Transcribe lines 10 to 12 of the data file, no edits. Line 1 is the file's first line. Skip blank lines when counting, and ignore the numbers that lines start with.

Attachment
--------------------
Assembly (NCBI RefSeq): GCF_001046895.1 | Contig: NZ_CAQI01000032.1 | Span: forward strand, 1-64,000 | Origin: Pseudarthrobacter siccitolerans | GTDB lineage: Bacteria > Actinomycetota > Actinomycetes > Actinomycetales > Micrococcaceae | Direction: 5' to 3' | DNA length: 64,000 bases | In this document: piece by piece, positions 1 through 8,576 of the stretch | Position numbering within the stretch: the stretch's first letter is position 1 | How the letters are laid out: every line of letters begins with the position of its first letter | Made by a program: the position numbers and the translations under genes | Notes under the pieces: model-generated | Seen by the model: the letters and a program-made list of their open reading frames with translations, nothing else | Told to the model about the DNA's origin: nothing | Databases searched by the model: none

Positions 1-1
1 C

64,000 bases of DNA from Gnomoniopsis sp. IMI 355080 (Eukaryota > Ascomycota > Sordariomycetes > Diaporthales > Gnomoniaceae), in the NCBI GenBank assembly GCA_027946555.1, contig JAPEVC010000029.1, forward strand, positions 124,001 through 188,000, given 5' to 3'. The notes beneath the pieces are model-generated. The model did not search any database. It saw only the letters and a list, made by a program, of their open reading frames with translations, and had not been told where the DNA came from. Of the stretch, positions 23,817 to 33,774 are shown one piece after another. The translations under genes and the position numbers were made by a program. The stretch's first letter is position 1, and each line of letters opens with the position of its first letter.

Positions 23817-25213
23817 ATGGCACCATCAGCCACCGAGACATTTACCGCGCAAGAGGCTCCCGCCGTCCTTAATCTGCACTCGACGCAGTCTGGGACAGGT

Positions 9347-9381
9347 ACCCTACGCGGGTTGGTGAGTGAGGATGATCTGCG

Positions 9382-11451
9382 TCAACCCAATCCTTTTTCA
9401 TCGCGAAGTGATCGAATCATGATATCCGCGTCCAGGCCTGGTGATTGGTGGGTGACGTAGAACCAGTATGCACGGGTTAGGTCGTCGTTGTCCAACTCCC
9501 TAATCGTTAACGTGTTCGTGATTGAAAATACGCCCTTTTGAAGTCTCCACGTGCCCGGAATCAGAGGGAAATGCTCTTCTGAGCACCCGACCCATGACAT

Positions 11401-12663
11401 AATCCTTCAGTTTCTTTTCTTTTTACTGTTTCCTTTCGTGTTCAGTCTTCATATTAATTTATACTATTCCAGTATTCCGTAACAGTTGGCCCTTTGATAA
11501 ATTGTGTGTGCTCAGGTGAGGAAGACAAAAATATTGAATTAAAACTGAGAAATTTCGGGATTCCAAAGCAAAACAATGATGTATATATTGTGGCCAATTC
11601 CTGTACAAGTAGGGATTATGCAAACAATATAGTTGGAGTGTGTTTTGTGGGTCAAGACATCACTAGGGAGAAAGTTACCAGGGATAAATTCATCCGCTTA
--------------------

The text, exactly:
9382 TCAACCCAATCCTTTTTCA
9401 TCGCGAAGTGATCGAATCATGATATCCGCGTCCAGGCCTGGTGATTGGTGGGTGACGTAGAACCAGTATGCACGGGTTAGGTCGTCGTTGTCCAACTCCC
9501 TAATCGTTAACGTGTTCGTGATTGAAAATACGCCCTTTTGAAGTCTCCACGTGCCCGGAATCAGAGGGAAATGCTCTTCTGAGCACCCGACCCATGACAT